Fossils (4 stars)

This article is from 2016


Captivating lo-fi tale of love and mystery from fine young company

The playful humour and emotional sincerity of 2014's quirky, loveable debut, the mermaid romance Lorraine & Alan, already showed that Farnham-based Bucket Club stand out from the crowd of emerging Fringe theatre companies. Their follow-up Fossils is an even stronger offering, the story of uptight evolutionary biologist Vanessa's search for her missing father, and a hallucinatory trip up north to find out whether there's really a big monster in a certain Scottish loch.

The excellent three-strong cast multi-task superbly between roles, as well as creating a live Sufjan Stevens-like soundscape from voices, harmonium, violin and theremin-like electronics. Helen Vinten has an intense focus as repressed Vanessa, and Adam Farrel is a natural comedy performer as her PhD student and sidekick Dominic, even if David Ridley's Miles feels a bit under-developed.

But it's director Nel Crouch and designer Rebecca Wood's inventive, lo-fi staging that really steals the show, using the simplest of means – a few glass containers, a menagerie of model dinosaurs – to create a magical, melancholy world of loss and remembrance, and almost distracting you from the huge emotional resonances they're slowly building. Fossils' enigmatic closing scenes might feel rather abrupt, but it's a captivating, poignant reflection on love, longing and the importance of mystery in all our lives.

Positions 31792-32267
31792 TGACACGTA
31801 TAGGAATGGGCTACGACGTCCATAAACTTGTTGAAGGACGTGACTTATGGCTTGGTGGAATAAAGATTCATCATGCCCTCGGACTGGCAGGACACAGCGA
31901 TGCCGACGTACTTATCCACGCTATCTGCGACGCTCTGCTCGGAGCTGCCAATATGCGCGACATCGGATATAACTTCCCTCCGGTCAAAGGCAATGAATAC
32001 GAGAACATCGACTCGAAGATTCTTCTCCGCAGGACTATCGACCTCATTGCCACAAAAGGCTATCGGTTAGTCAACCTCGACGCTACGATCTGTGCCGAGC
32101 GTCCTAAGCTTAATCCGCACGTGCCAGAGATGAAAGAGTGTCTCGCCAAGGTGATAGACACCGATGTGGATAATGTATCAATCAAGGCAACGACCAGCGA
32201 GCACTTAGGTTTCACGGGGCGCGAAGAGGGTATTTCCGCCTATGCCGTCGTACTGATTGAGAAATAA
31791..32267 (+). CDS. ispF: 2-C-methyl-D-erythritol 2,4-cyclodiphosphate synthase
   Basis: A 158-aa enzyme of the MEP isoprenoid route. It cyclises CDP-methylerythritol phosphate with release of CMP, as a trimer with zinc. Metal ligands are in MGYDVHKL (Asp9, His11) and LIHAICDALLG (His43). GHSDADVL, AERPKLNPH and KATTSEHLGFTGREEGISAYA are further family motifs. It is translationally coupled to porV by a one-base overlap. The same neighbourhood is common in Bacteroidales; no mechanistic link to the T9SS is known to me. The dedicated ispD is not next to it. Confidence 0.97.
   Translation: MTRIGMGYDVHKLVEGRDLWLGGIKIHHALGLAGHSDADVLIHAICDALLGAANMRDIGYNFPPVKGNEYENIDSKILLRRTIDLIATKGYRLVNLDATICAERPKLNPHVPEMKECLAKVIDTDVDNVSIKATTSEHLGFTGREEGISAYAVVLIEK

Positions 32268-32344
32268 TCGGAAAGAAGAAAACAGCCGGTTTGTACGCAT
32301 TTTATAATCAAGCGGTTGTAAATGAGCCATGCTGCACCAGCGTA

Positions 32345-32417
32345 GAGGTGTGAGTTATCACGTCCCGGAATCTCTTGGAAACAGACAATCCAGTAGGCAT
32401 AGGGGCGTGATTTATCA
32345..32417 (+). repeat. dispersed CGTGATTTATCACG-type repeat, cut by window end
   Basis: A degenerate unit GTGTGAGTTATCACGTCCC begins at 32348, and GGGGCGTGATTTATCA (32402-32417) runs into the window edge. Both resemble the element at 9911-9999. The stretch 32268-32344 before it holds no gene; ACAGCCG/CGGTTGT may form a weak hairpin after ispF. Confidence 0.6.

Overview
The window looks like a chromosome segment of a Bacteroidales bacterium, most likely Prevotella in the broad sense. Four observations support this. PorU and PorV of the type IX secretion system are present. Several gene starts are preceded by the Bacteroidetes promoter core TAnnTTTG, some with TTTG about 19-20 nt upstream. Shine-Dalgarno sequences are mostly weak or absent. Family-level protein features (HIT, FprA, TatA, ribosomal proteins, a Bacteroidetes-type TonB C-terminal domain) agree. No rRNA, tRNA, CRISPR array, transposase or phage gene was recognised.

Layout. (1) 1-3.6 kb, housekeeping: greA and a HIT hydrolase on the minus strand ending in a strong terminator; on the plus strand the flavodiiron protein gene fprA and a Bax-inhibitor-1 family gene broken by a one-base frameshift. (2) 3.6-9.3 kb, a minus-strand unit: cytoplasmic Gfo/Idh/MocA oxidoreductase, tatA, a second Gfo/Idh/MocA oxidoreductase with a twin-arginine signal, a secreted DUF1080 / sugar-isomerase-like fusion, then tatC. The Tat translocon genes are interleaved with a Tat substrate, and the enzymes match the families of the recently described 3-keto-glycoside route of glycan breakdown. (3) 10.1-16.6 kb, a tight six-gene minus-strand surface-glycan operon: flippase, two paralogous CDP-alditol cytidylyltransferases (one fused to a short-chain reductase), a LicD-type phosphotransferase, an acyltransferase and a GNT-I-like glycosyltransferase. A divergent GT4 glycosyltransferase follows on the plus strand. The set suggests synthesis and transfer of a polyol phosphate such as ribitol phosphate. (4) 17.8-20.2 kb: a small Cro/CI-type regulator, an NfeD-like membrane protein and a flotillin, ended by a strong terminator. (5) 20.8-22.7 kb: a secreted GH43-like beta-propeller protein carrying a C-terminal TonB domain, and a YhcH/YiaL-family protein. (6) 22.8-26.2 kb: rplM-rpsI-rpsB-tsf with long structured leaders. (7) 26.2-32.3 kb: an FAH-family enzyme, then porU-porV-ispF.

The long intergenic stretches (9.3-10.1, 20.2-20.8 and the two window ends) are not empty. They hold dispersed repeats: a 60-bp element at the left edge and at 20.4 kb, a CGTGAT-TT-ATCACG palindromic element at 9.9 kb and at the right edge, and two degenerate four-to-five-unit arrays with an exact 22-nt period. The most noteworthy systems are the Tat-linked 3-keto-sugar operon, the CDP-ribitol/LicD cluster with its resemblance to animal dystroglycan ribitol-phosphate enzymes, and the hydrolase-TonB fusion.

Pleasance Dome, until 29 Aug (not 17), 2.40pm, £8.50--£11 (£7.50–£10).


  • 4 stars

Bucket Club presents a contemporary drama about a woman's personal research project into the Loch Ness monster. Vanessa decides to look for the mysterious creature after her father's disappearance.